President Joe Biden called on Congress Monday to pass legislation forcing a deal to dodge a shutdown of the nation’s freight railroads.
“I am calling on Congress to pass legislation immediately to adopt the Tentative Agreement between railroad workers and operators — without any modifications or delay — to avert a potentially crippling national rail shutdown,” Biden said in his statement.
The tentative agreement reached in September included, among other issues, a 24% increase in wages in the five years from 2020 through 2024, a $1,000 bonus when the agreement is ratified, payout of backpay, one additional paid day off and an ability to attend medical appointments without penalty.
Eight of the 12 unions involved in strike negotiations have accepted the tentative agreement. Four have not. The railroad strike deadline is Dec. 9.
Biden warned that any shutdown of freight-moving railroads would “devastate our economy.”
“Without freight rail, many U.S. industries would shut down,” Biden warned.
A railroad union leader said a strike is the last thing members want.
“We don’t want to strike. We want what’s just,” said Matt Weaver, the legislative director for Ohio for the Brotherhood of Maintenance of Way Employees, one of the labor unions representing rail workers.
What would Congress have to do to keep the industry from striking and how would that work?
Here’s what we know now.
Can Congress force railroad unions to agree to the deal?
Yes. Congress passed the Railway Labor Act in the 1920s because it decided railroads were too important to the country’s well-being.
To force railroad workers to accept a negotiated agreement and return to work, Congress has to pass a resolution. That resolution would then have to be signed by Biden.
Can Congress do that for other industries?
Generally, no, it cannot. The Railroad Labor Act is a targeted piece of legislation aimed at keeping freight rail moving goods throughout the country.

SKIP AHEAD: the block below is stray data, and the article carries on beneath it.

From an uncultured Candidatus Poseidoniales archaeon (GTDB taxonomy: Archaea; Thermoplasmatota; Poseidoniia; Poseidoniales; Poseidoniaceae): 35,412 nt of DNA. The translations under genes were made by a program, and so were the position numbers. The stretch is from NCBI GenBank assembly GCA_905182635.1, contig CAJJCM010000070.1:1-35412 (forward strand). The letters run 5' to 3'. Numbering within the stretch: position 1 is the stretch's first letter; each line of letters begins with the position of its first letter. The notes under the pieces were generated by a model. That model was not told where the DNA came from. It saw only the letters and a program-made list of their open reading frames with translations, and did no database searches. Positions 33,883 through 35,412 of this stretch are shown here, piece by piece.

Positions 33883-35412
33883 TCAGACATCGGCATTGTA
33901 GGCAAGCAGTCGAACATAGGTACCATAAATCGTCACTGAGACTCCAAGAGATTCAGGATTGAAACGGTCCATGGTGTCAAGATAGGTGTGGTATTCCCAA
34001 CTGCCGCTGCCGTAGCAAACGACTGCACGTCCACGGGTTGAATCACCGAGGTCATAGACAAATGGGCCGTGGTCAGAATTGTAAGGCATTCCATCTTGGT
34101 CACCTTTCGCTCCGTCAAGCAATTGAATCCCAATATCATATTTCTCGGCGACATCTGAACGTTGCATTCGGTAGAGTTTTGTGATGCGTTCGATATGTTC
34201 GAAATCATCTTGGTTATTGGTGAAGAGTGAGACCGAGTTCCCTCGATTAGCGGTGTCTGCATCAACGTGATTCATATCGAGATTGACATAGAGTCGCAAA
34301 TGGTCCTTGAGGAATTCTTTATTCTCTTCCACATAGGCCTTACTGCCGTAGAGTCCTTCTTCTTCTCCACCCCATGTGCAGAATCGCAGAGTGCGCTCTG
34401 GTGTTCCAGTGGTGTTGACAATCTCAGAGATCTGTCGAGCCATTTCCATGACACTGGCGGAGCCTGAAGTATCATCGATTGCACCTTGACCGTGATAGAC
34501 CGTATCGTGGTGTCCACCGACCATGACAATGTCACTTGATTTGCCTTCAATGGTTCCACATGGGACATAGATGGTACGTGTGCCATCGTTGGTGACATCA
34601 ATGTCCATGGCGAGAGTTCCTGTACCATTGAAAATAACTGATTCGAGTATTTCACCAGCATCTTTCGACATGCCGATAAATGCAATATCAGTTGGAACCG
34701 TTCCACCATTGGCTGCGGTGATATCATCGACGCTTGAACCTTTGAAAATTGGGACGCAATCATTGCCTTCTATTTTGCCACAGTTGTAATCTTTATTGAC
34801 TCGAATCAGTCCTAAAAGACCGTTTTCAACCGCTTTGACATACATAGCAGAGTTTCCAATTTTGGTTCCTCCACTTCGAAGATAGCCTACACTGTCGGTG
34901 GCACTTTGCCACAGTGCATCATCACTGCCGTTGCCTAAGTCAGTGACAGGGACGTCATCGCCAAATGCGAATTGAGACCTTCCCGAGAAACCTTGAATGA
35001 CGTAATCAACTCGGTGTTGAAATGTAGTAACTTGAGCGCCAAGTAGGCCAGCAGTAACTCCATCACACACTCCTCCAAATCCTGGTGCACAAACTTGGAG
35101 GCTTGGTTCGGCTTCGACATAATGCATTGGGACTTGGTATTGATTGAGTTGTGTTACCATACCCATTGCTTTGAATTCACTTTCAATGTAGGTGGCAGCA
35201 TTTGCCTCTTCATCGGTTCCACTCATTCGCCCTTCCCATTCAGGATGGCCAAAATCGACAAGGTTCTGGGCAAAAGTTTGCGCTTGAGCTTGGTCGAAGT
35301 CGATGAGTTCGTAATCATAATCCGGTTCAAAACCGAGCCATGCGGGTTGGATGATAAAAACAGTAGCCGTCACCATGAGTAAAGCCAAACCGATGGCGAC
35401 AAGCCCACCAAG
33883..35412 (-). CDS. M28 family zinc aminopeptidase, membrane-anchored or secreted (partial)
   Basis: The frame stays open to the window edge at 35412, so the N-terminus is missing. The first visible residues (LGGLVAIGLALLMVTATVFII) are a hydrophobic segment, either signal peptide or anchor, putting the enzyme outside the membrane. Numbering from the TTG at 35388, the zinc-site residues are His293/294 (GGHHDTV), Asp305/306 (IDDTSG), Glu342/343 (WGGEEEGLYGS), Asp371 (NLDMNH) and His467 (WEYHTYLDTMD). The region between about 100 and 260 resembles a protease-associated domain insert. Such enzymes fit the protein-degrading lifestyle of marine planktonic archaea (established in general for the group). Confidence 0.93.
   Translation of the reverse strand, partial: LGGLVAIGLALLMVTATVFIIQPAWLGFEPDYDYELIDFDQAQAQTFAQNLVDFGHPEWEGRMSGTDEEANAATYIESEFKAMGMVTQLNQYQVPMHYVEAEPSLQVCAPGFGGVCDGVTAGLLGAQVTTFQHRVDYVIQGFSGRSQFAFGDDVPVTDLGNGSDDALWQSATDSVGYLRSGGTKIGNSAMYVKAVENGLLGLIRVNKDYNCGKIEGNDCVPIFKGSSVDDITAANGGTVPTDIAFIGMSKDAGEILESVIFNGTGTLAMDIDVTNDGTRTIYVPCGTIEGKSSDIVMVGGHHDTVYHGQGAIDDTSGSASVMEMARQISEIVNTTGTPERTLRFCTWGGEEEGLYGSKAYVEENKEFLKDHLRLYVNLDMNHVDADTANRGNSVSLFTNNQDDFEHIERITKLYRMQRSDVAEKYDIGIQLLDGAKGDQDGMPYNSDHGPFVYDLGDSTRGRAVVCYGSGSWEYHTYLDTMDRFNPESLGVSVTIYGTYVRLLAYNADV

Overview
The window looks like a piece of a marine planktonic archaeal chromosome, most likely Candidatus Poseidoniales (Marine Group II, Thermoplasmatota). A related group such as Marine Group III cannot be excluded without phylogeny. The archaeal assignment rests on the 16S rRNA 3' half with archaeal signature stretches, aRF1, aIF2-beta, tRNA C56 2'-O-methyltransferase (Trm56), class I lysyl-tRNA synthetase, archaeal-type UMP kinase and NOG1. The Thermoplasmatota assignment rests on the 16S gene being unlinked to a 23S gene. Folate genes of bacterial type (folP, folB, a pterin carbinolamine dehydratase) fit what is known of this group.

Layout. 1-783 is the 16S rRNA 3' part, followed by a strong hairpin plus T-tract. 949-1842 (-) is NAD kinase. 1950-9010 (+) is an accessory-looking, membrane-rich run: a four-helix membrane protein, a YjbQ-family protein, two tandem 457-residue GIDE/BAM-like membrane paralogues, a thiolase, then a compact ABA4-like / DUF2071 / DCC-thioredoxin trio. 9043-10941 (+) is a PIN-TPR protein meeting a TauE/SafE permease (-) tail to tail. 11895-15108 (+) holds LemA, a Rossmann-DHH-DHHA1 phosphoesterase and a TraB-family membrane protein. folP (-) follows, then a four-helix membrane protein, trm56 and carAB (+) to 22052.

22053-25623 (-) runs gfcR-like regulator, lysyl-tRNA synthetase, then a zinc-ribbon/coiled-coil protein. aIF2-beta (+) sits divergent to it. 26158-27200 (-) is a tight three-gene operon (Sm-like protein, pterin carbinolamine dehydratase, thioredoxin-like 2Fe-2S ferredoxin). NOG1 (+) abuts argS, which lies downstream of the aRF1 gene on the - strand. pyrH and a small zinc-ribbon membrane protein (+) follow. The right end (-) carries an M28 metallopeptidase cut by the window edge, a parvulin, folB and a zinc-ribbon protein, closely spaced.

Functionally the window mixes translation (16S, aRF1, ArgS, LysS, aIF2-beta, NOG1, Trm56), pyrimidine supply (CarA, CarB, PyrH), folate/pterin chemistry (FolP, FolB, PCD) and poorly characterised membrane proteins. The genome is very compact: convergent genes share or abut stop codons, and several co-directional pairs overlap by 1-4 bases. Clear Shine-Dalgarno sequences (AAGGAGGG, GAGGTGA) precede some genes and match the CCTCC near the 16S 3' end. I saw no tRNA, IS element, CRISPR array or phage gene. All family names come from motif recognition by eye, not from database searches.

What do the railroad employees want?
The railroad unions are asking for better working conditions, a 24% pay increase retroactive to 2020, paid time off, the ability to take off for medical appointments, among other demands.
What union is the government dealing with?
There are 12 unions involved in the negotiations. They form the coalition for National Freight Rail Bargaining.
The unions are:
1. International Association of Sheet Metal, Air, Rail and Transportation Workers — Transportation Div. including Yardmasters (SMART-TD & SMART-TD-YDM)
2. Brotherhood of Locomotive Engineers & Trainmen (BLET)
3. Brotherhood Railway Carmen (BRC)
4. Brotherhood of Railroad Signalmen (BRS)
5. International Association of Machinists and Aerospace Workers (IAM)
6. International Brotherhood of Electrical Workers (IBEW)
7. Transportation Communications International Union (TCU)
8. National Conference of Firemen and Oilers (NCFO)
9. American Train Dispatchers Association (ATDA)
10. International Brotherhood of Boilermakers, Blacksmiths, Iron Ship Builders, Forgers and Helpers (IBB)
11. Brotherhood of Maintenance of Way Employees (BMWED)
12. International Association of Sheet Metal, Air, Rail and Transportation Workers (SMART-MECHANICAL DIV.)
Is Congress going to pass a resolution?
House Speaker Nancy Pelosi, D-California, said lawmakers would take up legislation this week.
“We are reluctant to bypass the standard ratification process for the Tentative Agreement — but we must act to prevent a catastrophic nationwide rail strike, which would grind our economy to a halt,” Pelosi said in the statement
Pelosi said the House would not change the terms of the September agreement. If the resolution passes the House, it would go to the Senate, which could change the legislation.
Rep. Brian Fitzpatrick, R-Pennsylvania, on Sunday told Fox News that Congress will not let a national railroad workers’ strike hurt the U.S. economy.
“That’s for sure. It would be devastating to our economy. So, we’ll get to a resolution one way or another,” Fitzpatrick, co-chief of the Problem Solvers Caucus, said.
The Problem Solvers Caucus is a bipartisan group of 58 lawmakers.
What happens if Congress acts and the president signs the resolution?
If a resolution is passed, talks would end between the railroads and the four rail unions that rejected the deal the president helped negotiate in September.
The eight other unions that approved the five-year deals with the railroads in the September negotiations are now getting backpay for their workers for the 24% raises that are retroactive to 2020, and will be getting the other negotiated benefits.
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